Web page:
I think that Pepper is distinctive for her lively can-do attitude, her curiosity and sense of wonder, and her wry humour. Pepper lives in a different time to us, almost a hundred years ago, when women and girls did not enjoy the freedoms and choices that many of us have today. But she is a plucky heroine who is not afraid to buck the system. She has her flaws, of course, and part of her growth throughout the book (and subsequent books!) is in grappling with her own assumptions, biases and emotions. These are things that we all need to come to grips with, whatever moment in history we inhabit. I think it is important to leave some space for a reader to ‘inhabit’ the protagonist and feel her story as their own, so I wanted to do this while still making Pepper a unique, flesh-and-blood character in her own right.

Who do you regard as a foil to Pepper? Why?

Norah and Sol are probably Pepper’s foils. They come to the adventure with very different backgrounds and experiences, and all three of them learn from one another as their friendships develop.

Apart from Pepper, which character do you most care about, and why?

Norah and Sol. I love both of them. They are both people I’d love as friends, and they are both so funny and full of heart. Writing in their voices was one of my greatest joys in making this book. I also have a very soft spot for dear Rory Lyons, the Captain’s steward or ‘tiger’.

Your setting here is often glittering and luxurious with an exuberant, lively feel. As seen also in the quote above, among other things, you create the setting and tone extremely well. What other features have you described to create the era?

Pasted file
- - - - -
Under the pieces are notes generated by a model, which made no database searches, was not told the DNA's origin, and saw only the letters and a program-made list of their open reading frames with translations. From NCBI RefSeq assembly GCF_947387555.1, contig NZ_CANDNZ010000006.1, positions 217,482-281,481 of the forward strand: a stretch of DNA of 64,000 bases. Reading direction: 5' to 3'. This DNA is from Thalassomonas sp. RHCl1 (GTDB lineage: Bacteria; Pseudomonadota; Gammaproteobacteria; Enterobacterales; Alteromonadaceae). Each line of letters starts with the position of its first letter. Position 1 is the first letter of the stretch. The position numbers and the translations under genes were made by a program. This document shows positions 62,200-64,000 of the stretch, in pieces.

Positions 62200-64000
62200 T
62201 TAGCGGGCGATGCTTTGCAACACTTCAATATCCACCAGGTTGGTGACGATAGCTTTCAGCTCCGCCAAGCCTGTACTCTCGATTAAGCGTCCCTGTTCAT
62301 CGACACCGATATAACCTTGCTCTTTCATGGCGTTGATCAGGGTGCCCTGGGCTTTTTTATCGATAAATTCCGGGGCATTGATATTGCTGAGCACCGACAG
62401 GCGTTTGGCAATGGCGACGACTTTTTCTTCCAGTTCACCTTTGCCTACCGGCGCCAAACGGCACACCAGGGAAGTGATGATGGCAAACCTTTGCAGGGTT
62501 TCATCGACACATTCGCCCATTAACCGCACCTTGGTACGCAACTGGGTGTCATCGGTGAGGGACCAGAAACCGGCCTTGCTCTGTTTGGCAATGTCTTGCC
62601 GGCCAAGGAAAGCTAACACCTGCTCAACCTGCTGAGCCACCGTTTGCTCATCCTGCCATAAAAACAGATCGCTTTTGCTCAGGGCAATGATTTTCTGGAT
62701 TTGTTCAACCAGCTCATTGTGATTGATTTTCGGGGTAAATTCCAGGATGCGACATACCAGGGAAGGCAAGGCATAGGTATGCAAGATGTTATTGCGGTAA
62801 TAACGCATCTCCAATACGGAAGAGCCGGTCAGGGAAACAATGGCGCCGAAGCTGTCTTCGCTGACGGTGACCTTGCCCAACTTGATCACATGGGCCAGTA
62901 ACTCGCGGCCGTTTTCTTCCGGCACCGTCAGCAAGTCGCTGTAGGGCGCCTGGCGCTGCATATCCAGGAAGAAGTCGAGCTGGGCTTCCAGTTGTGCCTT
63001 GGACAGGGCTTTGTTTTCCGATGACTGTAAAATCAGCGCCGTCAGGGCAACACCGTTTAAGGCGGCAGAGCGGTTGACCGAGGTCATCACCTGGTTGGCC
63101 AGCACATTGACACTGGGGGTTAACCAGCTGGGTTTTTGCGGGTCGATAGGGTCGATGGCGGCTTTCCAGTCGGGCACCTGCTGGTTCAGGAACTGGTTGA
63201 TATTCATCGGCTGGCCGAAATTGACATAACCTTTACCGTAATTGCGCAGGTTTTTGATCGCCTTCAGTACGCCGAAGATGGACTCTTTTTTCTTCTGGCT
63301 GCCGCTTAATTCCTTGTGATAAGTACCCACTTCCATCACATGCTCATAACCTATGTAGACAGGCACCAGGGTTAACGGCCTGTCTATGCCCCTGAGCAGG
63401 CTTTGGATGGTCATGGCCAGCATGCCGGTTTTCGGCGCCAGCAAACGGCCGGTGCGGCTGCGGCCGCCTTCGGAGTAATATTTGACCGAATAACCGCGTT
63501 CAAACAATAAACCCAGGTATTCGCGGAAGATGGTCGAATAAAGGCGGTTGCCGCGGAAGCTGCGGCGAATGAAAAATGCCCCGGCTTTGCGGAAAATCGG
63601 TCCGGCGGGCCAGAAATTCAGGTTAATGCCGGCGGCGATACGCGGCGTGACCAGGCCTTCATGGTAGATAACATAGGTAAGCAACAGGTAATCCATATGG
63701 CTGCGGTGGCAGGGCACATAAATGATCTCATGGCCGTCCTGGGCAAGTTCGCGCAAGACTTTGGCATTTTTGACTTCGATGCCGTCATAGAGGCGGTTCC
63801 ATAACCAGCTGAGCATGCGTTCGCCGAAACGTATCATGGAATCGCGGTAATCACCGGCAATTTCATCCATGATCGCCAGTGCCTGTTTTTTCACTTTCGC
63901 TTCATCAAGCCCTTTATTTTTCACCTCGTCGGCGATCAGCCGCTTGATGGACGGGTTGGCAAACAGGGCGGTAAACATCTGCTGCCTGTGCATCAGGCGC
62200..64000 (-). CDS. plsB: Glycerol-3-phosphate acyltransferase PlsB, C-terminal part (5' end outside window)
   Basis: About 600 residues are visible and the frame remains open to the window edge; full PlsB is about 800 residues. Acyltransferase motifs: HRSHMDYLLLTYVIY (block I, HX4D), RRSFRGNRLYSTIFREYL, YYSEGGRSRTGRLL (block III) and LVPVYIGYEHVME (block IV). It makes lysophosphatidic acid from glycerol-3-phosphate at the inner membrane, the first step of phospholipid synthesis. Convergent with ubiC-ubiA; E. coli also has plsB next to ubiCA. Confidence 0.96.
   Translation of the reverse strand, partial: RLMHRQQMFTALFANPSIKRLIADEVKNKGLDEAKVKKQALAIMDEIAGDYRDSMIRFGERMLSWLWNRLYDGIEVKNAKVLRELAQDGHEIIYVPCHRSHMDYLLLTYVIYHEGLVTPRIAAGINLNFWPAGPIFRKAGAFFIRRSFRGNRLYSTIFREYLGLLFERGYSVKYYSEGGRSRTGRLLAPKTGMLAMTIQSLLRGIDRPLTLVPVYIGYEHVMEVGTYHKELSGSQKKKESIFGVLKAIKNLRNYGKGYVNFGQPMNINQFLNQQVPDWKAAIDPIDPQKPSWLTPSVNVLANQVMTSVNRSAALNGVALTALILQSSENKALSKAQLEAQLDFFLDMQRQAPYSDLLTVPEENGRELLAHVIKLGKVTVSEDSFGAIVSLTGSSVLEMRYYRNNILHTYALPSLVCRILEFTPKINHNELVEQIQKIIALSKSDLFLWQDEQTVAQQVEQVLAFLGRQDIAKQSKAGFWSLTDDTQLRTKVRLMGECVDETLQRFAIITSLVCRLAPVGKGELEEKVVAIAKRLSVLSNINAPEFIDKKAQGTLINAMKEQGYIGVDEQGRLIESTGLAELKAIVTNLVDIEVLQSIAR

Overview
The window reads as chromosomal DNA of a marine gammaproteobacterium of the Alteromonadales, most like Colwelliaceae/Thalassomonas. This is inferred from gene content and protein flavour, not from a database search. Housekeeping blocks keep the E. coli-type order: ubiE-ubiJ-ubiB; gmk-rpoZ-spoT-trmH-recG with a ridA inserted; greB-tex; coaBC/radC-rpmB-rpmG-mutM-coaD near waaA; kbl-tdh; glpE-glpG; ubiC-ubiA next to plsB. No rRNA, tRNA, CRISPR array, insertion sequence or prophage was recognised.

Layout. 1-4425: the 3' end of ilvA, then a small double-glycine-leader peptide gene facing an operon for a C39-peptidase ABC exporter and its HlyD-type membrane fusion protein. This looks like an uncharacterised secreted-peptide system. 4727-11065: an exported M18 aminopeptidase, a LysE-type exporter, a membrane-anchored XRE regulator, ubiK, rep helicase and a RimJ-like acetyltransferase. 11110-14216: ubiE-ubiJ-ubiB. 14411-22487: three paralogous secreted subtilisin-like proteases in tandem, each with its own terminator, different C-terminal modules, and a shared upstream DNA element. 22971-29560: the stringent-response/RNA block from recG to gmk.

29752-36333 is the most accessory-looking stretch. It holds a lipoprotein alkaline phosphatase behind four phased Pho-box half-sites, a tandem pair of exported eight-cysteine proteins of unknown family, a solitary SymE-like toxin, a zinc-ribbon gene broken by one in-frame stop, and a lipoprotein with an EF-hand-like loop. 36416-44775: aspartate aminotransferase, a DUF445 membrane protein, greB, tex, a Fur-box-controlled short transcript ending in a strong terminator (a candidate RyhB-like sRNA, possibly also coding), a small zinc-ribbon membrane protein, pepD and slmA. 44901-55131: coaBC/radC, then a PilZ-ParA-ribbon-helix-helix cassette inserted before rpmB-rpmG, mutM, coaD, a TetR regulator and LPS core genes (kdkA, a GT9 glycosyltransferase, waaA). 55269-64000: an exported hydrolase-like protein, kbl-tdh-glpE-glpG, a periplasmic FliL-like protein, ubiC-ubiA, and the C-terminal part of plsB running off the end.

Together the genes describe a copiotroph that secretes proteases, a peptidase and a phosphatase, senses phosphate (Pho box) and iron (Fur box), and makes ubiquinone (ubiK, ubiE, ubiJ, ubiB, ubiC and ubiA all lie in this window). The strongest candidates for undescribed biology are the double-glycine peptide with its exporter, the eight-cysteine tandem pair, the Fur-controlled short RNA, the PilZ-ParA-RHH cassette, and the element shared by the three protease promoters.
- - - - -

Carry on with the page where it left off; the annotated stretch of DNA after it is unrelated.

It took an enormous amount of research to create these settings, as well as the costumes, the food, the entertainments and the society on board the ship. What you see in the book really is the tip of the proverbial iceberg. My research ran to watching footage of lifeboat drills aboard Aquitania, reading travel guides of the era, poring over photographs of the great ocean liners, plotting the action on a giant cutaway map of the ship and much more.

How does the ship setting assist the mystery and investigation?

The great transatlantic liners are a lost world now. But in their time, when this was the only way to cross from Europe to America, they comprised a whole social scene – or rather, scenes. Life in First Class was extraordinarily luxurious. And a crossing in Third could be very rough indeed. When these worlds collide, things get very interesting – which adds to the adventure of the story! Even a crossing on the largest and most powerful ships carried the possibility of catastrophe at sea (Titanic sank not so many years earlier, after all) and this also heightened the stakes. The sleuthing was the hardest part of the book to get right, but having everyone contained on board the ship did help.